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Tag: Justice Department

Justice Dept. Prosecutor Eli Rosenbaum Still Hunting Nazis

Eli Rosenbaum/doj photo

Eli Rosenbaum/doj photo

By Allan Lengel
ticklethewire.com

WASHINGTON — Many of them are dead and gone. Some are elderly and sickly.

But Justice Department prosecutor Eli Rosenbaum, director of the Justice Department’s Office of Special Investigations, continues to hunt down the elderly Nazis in the U.S.

“We’ve sent a loud, clear message that the U.S. is not willing to be the sanctuary for perpetrators of crimes against humanity,’ Rosenbaum, 54, told Parade magazine.

Some like tv commentator Pat Buchanan have criticized the unit, calling it a group of “hair chested Nazi hunters” who have devoted time hunting old guards, Parade reported.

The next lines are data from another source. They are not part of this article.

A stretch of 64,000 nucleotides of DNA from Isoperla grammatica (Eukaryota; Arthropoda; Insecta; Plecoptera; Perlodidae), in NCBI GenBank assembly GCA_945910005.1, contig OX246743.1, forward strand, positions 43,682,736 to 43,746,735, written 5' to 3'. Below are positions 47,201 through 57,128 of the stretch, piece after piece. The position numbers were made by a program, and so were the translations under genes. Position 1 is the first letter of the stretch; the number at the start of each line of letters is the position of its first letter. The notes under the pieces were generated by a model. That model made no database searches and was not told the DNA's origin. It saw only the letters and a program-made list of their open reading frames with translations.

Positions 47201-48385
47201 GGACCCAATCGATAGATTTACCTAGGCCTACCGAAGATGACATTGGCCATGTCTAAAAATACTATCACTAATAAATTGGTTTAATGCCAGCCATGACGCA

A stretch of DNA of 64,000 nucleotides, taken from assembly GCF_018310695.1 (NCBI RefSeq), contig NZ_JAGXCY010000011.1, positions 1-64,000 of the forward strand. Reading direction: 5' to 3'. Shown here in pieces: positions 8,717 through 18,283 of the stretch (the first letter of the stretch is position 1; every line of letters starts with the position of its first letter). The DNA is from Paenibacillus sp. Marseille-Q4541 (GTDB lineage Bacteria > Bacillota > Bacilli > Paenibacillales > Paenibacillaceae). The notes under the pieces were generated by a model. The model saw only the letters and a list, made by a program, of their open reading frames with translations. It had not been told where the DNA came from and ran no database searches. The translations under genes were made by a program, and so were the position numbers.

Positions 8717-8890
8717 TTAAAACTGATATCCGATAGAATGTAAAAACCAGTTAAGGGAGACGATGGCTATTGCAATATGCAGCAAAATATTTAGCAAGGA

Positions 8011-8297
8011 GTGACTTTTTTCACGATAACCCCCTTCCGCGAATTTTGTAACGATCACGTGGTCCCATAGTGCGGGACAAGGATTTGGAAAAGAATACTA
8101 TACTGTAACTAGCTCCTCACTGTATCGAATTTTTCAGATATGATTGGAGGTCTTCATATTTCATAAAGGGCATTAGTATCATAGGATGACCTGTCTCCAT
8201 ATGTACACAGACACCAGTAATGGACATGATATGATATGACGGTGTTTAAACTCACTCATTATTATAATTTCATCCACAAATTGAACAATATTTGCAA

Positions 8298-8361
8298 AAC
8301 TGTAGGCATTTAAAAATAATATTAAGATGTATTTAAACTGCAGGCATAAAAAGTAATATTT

John Demjanjuk/msnbc

John Demjanjuk/msnbc

But Rosenbaum tells Parade:”If you’re guilty, you can reasonably expect to be pursued for the rest of your life.” Rosenbaum joined the unit after graduating from Harvard Law School in 1980. He left in the mid-1980s and returned in 1988 and became director in 1994, parade reported.

Some of the suspected Nazis he’s gone after have included John Demjanjuk, Andrija Artukovic and Helmut Oberlander, Parade reported.

The magazine reports that the unit has won denaturalization or deportation against 107 accused Nazis in the U.S. It said later this year the unit will merge with another human rights enforcement unit at Justice.

To read the full article click here.

Fed Agents Going Undercover on Social Networks like Facebook

istock illustration

istock illustration

By Allan Lengel
For AOL News